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Blount Report: Affairs in Hawaii

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1344	HAWAIIAN INFORMATION.

year Mr. Blount presided, and prior to that under the monarchy the custom has
prevailed for many years. The day was celebrated this year with more than ordinary enthusiasm. The
 English, Japanese, and American war vessels were dressed, flags were displayed from all the legations
 and consulates, public buildings and a large number of private residences were elaborately decorated,
 and the national salute fired at noon.
The reception at the United States legation was attended by several hundred persons, including
 representatives of the home and foreign governments and prominent citizens of all political parties.
I inclose newspaper clippings, giving some of the particulars of the celebration and also the principal
 address on the occasion. With sentiments of high esteem, I am, etc.,
albert S. willis.
[Inclosure 1 in No. 64.]
A FITTING CELEBRATION - THE GREAT HOLIDAY OF AMERICA AND OF HAWAII - 
EXERCISES AT LITTLE BRITAIN - THE FULL TEXT OF THE ORATIONS MADE BY VARIOUS 
SPEAKERS - Patriotic SPEECHES WHICH ALL HAVE THIS RING OF TRUE
REPUBLICANISM - A LARGE AUDIENCE.
The one hundred and eighteenth anniversary of the Declaration of the Independence of the United
States was marked, besides the one great event of the day, the forming of the Republic, by enthusiastic
ceremonies at J. N. Wright's place, Little Britain. At half after 10, the hour set for the literary exercises
to commence, the large pavilion was filled with those who came to celebrate the day in the good old
way by listening to patriotic speeches, and hearing the Declaration of Independence, one of, if not
they grandest of the world's documents, read.
The pavilion had been gaily decorated with American flags and with ferns. On the platform were
President Dole, Minister Willis, Admiral Walker, Capt. Barker, Capt. Cochrane, J. B. Atherton, P. C.
Jones, Prof. W. W. Lovejoy, Leo Cooper, and the newspaper representatives.
Minister Willis, the president of the day, was introduced by J. B. Atherton. He said:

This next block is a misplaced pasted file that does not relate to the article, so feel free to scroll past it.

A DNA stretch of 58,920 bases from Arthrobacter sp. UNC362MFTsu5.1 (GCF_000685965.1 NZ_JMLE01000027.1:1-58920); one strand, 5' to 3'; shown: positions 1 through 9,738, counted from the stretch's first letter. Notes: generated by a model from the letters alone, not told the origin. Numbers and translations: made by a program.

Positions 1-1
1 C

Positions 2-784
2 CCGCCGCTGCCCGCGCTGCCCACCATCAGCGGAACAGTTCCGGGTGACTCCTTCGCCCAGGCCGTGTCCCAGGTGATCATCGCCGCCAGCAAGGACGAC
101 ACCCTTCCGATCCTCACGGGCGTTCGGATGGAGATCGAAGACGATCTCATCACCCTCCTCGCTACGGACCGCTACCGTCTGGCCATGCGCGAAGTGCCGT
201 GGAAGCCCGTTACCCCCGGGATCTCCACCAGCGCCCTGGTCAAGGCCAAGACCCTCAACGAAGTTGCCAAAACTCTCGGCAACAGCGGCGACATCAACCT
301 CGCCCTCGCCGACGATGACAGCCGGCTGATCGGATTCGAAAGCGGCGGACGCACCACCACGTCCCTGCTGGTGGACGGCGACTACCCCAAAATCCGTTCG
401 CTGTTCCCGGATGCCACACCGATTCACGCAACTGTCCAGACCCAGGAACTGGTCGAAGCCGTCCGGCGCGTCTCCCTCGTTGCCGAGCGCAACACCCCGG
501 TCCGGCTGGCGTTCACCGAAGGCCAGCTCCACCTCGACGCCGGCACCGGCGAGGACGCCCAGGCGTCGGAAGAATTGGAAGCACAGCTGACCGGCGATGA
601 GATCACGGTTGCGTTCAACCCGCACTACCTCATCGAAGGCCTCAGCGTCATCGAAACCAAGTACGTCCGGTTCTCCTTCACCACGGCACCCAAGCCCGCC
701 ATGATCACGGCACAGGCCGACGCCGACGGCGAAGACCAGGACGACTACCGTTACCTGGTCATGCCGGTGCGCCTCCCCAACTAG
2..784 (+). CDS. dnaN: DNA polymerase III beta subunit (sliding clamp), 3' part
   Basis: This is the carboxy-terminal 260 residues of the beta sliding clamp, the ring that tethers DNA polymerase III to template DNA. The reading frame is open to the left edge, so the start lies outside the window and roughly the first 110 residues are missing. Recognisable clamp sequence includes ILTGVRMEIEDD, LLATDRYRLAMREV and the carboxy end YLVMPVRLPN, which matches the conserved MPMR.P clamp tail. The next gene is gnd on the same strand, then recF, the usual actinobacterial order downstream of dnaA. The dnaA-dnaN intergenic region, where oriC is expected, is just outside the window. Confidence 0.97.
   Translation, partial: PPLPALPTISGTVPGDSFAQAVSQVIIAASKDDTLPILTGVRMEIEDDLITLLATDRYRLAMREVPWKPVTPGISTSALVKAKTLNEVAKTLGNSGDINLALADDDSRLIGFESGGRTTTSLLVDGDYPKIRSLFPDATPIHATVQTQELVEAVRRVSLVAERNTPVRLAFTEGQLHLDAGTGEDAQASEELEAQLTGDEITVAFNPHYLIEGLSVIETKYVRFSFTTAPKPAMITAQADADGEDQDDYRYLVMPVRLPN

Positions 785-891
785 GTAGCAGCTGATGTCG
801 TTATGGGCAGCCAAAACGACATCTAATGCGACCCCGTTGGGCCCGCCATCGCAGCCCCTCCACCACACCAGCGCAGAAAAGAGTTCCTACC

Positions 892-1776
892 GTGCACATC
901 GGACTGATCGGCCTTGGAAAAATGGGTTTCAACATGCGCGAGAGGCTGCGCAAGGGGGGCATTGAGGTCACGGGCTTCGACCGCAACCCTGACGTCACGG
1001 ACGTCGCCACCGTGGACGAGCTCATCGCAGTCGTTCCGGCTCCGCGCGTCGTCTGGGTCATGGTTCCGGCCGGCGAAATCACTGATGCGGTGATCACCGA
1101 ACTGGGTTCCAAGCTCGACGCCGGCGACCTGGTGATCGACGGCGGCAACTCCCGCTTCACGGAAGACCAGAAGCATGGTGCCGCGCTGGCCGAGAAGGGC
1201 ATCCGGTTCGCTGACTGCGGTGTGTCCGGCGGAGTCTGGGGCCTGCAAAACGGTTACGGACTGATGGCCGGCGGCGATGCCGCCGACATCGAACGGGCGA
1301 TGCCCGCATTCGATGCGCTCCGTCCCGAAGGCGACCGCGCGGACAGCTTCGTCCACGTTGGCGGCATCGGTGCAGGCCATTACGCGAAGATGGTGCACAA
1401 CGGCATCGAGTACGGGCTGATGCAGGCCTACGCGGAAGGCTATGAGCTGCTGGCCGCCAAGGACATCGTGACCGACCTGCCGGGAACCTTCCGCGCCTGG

"I thank the committee for having given me the honor of presiding on this occasion, and in the name 
of the great Republic whose representative I am, I extend to the citizens of the United States and to all 
others who sympathize with republican institutions, a heartfelt welcome."
Prof. Lovejoy then offered a prayer, after which the song " The Battle Cry of Free-
dom" was sung by the audience.   Mr. Leo Cooper then read the Declaration of Independence, which
 was greeted with much applause.
J. B. Castle was next introduced, and said that the paper he was going to read had
been prepared by W. N. Armstrong, who had asked him to road it, as he was away

[Inclosure 2 in No. 64.] CAPT. COCHRANE'S ADDRESS.
Mr. chairman, ladies, and gentlemen: I would that I could also say "fellow-citizens,"but I see so many
here who are not yet Americans that perhaps it were better to employ a new expression - fellow
-denizens. [This reference to possible annexation, and to the article so much discussed by the late 
convention, met with instant recognition.] When your committee did me the honor to invite me to 
address you upon this famous anniversary, I accepted with much pleasure. It was understood that I was
to make a short address on the Declaration of Independence, and that the orations larger contract
was to be awarded to another. Later, I was asked if I would change places, and as the difference was
only one of degrees, I readily consented. I met the gentleman who was to be my colleague, ex-
Attorney-General Armstrong, and we agreed to have a conference, that we might not collide. Next I 
learned that Mr. Armstrong was going to Hilo and that there would be no other speaker. You can 
therefore imagine my surprise at learning just now that friend Armstrong had left his oration behind.

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